Competence induction and transformation-negative mutants in aeromonas

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2011-08

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Abstract

Members of the genus Aeromonas can be isolated from many environmental niches where bacteria exist, but are ubiquitously found in aquatic environments and can be isolated from rivers, lakes, ponds, estuaries, and groundwater. The presence of Aeromonas in water systems, especially in drinking water, is an issue of concern in public health. One reason that members of genus Aeromonas are a threat to human health is their ability to multiply in drinking water, and this adaptation may be due to their ability to undergo transformation. Transformation is one method of bacterial gene transfer, in which extracellular (“naked”) DNA is taken up from the environment, and it is entirely dependent on the competence of the recipient cell. Competence is the physiological state that the cell must enter before it can take up extracellular DNA. Competence in Aeromonas can be induced under laboratory conditions. The nutrient strength and the content of culture media can affect competence induction in Aeromonas. Competence induction is higher in media which have lower nutrient concentrations than in full-strength media. Several factors, such as the pH of the medium and molecules secreted by a growing culture, putative quorum-sensing molecules, can also have an effect on competence induction in Aeromonas. This research found that, the competence of Aeromonas was highest in the range of pH 6 to pH 8. Media with a pH below 6 or above 9 produce reduced or low numbers of transformants. The putative quorum-sensing molecules negatively affected competence induction in Aeromonas. Four putative transformation-deficient strains were isolated by random insertion mutagenesis of strain C-70 and tested for their ability to transform using qualitative and quantitative transformation assays. There were none or greatly reduced numbers of transformants in all the four strains.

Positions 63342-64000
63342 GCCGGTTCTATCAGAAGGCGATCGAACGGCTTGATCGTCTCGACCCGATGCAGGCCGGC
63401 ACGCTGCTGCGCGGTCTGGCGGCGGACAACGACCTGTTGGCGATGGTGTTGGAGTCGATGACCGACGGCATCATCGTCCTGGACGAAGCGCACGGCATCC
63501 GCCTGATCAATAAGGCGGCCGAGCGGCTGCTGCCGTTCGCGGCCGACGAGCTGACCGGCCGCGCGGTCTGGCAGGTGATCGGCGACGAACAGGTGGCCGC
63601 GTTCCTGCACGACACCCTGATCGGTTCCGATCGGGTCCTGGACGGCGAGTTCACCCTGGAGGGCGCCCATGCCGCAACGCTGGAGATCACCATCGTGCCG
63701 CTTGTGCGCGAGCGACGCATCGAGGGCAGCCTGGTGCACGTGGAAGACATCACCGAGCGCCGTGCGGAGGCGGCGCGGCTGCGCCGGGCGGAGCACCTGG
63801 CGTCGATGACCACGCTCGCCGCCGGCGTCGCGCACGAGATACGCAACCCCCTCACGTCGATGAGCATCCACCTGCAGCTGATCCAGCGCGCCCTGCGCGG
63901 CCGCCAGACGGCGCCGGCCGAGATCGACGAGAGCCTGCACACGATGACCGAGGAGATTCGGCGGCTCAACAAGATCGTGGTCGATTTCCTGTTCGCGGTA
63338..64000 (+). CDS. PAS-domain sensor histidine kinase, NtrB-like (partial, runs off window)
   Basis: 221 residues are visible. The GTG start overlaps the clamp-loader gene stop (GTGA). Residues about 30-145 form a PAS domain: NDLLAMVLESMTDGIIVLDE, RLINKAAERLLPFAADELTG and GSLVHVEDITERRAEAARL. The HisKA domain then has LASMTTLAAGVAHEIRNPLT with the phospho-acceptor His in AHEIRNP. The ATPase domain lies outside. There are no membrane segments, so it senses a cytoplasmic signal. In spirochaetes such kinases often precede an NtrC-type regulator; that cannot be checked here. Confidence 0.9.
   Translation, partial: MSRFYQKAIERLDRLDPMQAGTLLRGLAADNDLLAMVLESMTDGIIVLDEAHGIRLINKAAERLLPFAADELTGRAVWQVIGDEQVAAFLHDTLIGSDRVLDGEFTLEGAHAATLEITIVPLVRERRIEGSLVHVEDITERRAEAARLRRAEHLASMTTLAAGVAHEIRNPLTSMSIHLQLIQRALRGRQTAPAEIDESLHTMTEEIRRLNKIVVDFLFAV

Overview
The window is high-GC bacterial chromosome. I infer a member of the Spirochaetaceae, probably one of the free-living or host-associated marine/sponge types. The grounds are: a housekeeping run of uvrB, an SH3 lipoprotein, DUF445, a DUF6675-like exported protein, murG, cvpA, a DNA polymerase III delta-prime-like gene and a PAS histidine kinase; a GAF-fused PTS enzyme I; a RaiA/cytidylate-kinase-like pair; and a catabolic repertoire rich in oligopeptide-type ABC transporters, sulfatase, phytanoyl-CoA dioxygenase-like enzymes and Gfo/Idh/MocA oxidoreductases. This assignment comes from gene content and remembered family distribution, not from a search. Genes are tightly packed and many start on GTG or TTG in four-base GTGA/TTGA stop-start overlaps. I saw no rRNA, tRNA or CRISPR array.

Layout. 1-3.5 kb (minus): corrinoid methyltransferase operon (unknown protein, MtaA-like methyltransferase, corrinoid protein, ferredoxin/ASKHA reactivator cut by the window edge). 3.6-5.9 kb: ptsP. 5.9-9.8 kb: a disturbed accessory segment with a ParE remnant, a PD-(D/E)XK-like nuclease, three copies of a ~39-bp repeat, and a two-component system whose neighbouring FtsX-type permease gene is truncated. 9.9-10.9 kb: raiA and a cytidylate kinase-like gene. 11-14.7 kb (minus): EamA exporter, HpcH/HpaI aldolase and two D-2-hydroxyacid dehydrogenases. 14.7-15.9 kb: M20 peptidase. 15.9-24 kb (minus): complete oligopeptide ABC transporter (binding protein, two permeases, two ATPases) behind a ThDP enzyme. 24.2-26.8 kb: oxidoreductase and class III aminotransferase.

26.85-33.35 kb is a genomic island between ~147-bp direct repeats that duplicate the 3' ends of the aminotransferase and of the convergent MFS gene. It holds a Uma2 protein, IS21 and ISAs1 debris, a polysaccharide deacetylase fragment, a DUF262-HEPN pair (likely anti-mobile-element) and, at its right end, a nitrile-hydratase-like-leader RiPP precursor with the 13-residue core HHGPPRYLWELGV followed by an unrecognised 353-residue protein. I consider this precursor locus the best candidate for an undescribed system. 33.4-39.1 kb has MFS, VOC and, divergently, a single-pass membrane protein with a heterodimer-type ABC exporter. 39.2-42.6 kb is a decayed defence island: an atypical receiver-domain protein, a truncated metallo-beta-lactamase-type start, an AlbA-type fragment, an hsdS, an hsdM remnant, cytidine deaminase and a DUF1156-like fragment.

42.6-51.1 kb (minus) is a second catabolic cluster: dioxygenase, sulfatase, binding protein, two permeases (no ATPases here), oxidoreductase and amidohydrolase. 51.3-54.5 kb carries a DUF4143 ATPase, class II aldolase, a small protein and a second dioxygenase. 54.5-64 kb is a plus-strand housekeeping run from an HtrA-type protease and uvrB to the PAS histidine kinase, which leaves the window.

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Transformation

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